As for how it makes me feel, I’ve always had a soft spot for the main character Tack. He doesn’t talk in the Recobbled Cut and goes through a remarkable physical and emotional transformation.

I once upon a time named him one of my ultimo favorite character designs from film. This is in part because of how much I admire his character growth.

36. Metropolis (2001)

Empathy and Insight

Memory takes me back to my college dorm room at BYU-Idaho when I decided to give this movie a try. It may have been a whim, but the second the movie ended I bought the DVD. No questions asked.

At this point I hadn’t seen Fritz Lang’s masterpiece Metropolis (1927), and only had my limited knowledge about the original author Katsushiro Otomo (AKA creator of Astro Boy) to go off of.

I thought, and still believe, this story is beautiful and impactful. It showcases the inevitable downfall of those struck with “God syndrome”, racism, class divides, and what it means to be human.

I didn’t include any clips from the movie because I believe it’s best experiencing it without spoilers. I often turn back to this movie for its great soundtrack, engaging visuals, and provocative message.

35. Rebecca (1940)

Innocence and Courage

Behold the one Alfred Hitchcock film on my list! Perhaps I’m a traitor to the film world, but I’m not his biggest fan. Don’t get me wrong, his films are fascinating to study, especially because I’m a German Expressionist film nut. However, he often has themes and underlying sexual connotations slipped into his films which make me uncomfortable.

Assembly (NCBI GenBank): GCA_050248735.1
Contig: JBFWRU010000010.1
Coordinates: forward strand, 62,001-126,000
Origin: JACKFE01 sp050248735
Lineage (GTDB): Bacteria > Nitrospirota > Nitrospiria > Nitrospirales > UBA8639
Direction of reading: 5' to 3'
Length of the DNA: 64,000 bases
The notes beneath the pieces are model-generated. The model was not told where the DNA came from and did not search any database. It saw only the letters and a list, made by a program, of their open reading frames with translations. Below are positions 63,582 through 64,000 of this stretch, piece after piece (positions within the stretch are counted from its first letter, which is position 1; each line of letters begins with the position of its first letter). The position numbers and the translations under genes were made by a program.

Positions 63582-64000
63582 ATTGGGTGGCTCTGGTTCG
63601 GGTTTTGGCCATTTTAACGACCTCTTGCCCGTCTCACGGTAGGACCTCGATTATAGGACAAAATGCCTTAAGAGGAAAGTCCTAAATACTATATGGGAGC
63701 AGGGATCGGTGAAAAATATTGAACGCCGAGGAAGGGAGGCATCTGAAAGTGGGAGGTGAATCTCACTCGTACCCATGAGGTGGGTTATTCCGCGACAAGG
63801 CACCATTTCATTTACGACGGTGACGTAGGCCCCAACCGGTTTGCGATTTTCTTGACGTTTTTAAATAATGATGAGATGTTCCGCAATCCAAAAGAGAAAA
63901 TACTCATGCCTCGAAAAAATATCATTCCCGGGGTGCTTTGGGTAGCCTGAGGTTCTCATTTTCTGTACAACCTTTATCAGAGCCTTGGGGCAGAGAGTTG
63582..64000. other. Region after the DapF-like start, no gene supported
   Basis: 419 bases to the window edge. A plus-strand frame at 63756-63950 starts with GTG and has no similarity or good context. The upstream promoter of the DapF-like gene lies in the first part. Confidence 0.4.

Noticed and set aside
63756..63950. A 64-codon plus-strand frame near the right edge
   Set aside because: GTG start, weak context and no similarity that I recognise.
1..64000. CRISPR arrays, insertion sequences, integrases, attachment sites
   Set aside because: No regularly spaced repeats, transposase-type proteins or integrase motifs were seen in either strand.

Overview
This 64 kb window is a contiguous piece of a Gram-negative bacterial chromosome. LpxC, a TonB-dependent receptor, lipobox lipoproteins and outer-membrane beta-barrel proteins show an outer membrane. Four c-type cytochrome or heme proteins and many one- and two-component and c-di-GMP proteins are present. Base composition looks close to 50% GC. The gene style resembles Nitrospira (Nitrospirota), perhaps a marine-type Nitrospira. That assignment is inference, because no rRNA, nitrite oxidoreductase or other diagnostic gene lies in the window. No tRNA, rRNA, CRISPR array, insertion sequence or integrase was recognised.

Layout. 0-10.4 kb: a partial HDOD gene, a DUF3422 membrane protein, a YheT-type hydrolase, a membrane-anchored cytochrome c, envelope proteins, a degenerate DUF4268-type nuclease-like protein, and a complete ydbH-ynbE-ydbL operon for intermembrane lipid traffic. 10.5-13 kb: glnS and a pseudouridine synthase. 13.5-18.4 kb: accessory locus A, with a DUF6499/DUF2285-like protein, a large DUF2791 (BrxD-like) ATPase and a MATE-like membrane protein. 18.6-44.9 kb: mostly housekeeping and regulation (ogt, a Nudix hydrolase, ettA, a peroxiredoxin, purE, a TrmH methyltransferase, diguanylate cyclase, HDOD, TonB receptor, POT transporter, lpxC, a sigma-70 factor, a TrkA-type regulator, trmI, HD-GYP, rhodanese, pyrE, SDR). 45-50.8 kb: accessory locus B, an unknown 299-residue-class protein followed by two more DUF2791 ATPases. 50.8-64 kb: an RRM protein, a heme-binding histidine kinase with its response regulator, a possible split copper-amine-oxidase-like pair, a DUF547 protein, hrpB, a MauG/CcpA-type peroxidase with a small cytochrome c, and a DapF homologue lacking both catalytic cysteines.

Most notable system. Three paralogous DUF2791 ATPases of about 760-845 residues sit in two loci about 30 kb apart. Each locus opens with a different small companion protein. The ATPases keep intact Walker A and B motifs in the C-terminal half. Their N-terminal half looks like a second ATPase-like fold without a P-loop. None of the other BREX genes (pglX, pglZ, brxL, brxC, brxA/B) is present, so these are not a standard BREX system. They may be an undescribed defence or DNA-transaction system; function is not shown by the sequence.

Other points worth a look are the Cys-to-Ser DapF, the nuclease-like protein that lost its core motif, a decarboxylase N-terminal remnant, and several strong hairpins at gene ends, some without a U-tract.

That aside, Rebecca is the one Hitchcock film I keep going back to. It’s based on Daphne du Maurier’s original novel and tells the story of a young girl trapped in the shadow of her eventual husband’s first wife Rebecca. Throughout the film, you never see the woman’s face but her shadow and presence seeps out of every corner of the house.

What I love is this film’s ending. It’s different from the book and I don’t mind one bit. The main character, Ms. DeWinter, is the picture book of innocence throughout most of the story but shifts to an incredibly courageous woman by the movie’s end. I like her love story and how she fought to stand by her husband, even after everything.

34. Wall-e (2008)


This is one of my father’s favorite movies, and I think it’s the cutest thing in the world. Though I ultimately love watching him watch the movie, Wall-E has had a special place in my heart since 2008.

I think I was able to appreciate silent films from the get go because of this movie. Besides some dialogue here and there, it’s primarily silent and is a master craft of visual storytelling.

What make this one of my favorites is Wall-E’s love story with EVE, and the powerful and NOT cheesy message about caring for the planet and breaking from the bonds of big corporations.

Overall, this movie always makes me smile. It’s a joyful, lovable ride from beginning to end.

33. Klaus (2019)

Warmth and Love

My friend Hailey recommended this movie to me several years ago, but it took me almost two years to finally sit down and watch it. I mean, it’s a Christmas movie I could logically only see during Christmas.